District 2 race

As the race for the chance to represent District 2 in the upcoming City Council term comes to a close, voters will have the choice between University of Wisconsin graduate student Sam Stevenson and incumbent Ald. Bridget Maniaci.

Throughout the past two years, Maniaci has focused on landlord and tenant issues with her recent legislation that would limit housing and apartment tours to the second half of lease periods.

Maniaci said she worked hard on keeping her positions and campaign literature positive and holding a broad base of support from her community.

“I believe I will be successful [today] because I have worked closely with my neighborhood for the past two years on a lot of issues and have had very positive feedback on the various projects I’ve been working on,” Maniaci said.

Stevenson said his experience in progressive activism and public health give him a good perspective on how to address poverty and environmental issues.

Neighborhood participation and making City Council important to people are two goals Stevenson said he would actively pursue if elected.

“At the neighborhood level and in such a progressive district, I think I can keep people informed and engaged in city council,” Stevenson said.

District 8 race

Vying for the chance to represent the city’s predominantly student district, UW graduates Scott Resnick and Kyle Szarzynski are facing off in today’s election for District 8.

Throughout his campaign, Resnick stressed student-related issues and said he will continue to focus on problems that affect the campus if elected to office. He has focused on campus safety and housing policies.

Hoping to increase campus voter turnout, Resnick said he has run a positive and pro-student campaign.

“It’s the difference between running on something that is focused directly on students other than grandiose ideals,” Resnick said. “I’m trying to take a lot of the politics out of the City Council election – there’s a reason why it is bipartisan.”

Szarzynski disagreed with Resnick, saying it is “tone-deaf” to ignore political issues outside of student-related politics.

A self-proclaimed progressive, Szarzynski said his opponent ran an apolitical campaign in an “unprecedented political environment”.

“[Like Resnick,] I have also addressed student safety and tenants’ rights, but there are other issues that have a larger impact on the community, like social justice and workers’ rights,” Szarzynski said.

Dane County Executive Race

After Dane County Executive Kathleen Falk announced she will be stepping down from her 14-year tenure holding one of the county’s highest positions, State Rep. Joe Parisi, D-Madison, and Sup. Eileen Bruskewitz, District 25, have been campaigning for the rare chance to enter the office.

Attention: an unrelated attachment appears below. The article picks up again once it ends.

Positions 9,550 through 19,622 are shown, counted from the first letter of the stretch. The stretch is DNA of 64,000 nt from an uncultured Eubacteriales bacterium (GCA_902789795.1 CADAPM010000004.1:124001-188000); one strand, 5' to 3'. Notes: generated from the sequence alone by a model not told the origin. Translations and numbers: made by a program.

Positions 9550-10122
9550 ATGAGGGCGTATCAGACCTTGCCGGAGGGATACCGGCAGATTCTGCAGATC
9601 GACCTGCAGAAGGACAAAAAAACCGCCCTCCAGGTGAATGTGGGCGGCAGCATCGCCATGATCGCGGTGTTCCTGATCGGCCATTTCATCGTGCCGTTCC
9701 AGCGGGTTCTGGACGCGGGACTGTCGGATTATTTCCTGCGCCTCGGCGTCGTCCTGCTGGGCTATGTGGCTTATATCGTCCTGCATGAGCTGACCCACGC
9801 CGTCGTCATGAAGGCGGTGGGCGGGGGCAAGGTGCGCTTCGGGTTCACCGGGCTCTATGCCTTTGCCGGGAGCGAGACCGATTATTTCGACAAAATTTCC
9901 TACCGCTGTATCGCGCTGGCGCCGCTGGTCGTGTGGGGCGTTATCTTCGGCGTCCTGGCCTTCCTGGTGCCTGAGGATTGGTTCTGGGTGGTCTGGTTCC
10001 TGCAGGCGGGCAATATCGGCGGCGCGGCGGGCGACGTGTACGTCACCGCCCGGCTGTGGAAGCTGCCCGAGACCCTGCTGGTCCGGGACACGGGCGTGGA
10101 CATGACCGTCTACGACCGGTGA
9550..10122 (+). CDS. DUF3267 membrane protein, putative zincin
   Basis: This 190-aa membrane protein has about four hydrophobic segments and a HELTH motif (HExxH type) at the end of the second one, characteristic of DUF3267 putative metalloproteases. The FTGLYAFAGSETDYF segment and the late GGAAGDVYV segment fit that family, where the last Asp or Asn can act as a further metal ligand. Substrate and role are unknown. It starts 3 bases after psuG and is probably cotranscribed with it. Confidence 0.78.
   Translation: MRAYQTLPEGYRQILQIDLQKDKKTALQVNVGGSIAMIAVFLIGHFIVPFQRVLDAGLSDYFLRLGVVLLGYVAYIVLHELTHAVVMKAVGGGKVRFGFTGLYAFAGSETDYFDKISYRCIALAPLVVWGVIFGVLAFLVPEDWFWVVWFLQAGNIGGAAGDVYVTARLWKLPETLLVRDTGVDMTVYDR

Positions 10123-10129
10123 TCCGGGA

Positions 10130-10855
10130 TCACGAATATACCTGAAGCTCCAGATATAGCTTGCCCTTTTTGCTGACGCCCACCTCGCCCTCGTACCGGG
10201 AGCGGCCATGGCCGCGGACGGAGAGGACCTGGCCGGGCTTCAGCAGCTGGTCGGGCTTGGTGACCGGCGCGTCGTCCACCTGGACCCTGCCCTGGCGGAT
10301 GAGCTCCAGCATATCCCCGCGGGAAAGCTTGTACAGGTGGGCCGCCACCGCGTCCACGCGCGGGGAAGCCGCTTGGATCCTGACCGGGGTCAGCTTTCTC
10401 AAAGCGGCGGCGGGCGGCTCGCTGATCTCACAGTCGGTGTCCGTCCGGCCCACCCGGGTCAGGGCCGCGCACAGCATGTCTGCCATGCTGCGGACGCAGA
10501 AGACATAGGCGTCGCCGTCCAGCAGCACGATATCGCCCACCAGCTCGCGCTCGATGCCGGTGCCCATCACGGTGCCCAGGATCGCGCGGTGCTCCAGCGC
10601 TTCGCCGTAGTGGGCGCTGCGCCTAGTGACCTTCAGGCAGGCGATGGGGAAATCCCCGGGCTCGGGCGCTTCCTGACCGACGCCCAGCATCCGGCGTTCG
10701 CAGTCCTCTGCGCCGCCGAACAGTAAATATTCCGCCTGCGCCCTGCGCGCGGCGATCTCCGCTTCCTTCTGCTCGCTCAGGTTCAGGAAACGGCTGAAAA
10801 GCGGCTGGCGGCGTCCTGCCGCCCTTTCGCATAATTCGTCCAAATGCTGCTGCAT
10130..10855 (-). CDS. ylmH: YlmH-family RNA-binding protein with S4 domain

Bruskewitz, having served as a supervisor on the County Board for 11 years, said her view of the county executive’s role is to work directly with businesses to bring jobs to Madison.

“Dane County is not adding any new jobs,” Bruskewitz said. “We need a county executive that understands what it takes to get people working again and work with the business community to create jobs.”

Parisi, a UW graduate, said his campaign has been working to fight Gov. Scott Walker’s budget at the county level, saying Bruskewitz voted against collective bargaining when she supported Walker.

“I think that my values and positions are more in line with Dane County residents,” Parisi said. “When it comes down to workers’ rights, my opponent and Walker’s approach is not the approach that Dane County wants us to take in interacting with our employees.”

Mayoral Race

Both candidates for Madison mayor know the workload well, with each having previously served a number of terms, and have aligned on many of the same issues, arguing they would focus on economic development, transportation and a strategic reaction to Walker’s controversial budget proposal.

Mayor Dave Cieslewicz said he is expecting a large voter turn-out, particularly with the campus community and younger populations. Cieslewicz won the 2003 election against then-Mayor and current mayoral candidate Paul Soglin by a narrow margin of about 1,200 votes, with roughly the same number of students voting in his favor.

With the endorsement of firefighters, police and trade unions, Cieslewicz said he is determined to set back the implications of Walker’s budget on the city.

“I think we’ve shown that we can take down Scott Walker,” Cieslewicz said. “We have significant union support and have seen what our younger supporters can do in the past months.”

Cieslewicz has proposed to create jobs by interacting more directly with state employees.

During his current term as mayor, Cieslewicz said he remained fiscally responsible by not tapping into the city’s “rainy-day fund,” maintained Madison’s integrity by ticketing the Freakfest event and championed for the city’s proposed high-speed rail and other transportation efforts.

During a televised debate Friday evening, Soglin said he agreed with Cieslewicz about the implications of the “Walker agenda,” but said there are problems with the city that cannot be ignored because of the spotlight the budget has drawn throughout the past several weeks.

Soglin has campaigned heavily on fighting poverty in the city and said during his previous terms as mayor he created a strong system that helped to drastically drop the poverty rate in the city.

Under Soglin’s terms as mayor in the 1970s and 1990s, he helped in maintaining an AAA bond rating for the city of Madison, a title Cieslewicz has also maintained but Soglin said is being threatened by the city’s enormous debt service.

“I’m convinced given the record I’ve had in the past that we can make Madison happen again,” Soglin said during the debate.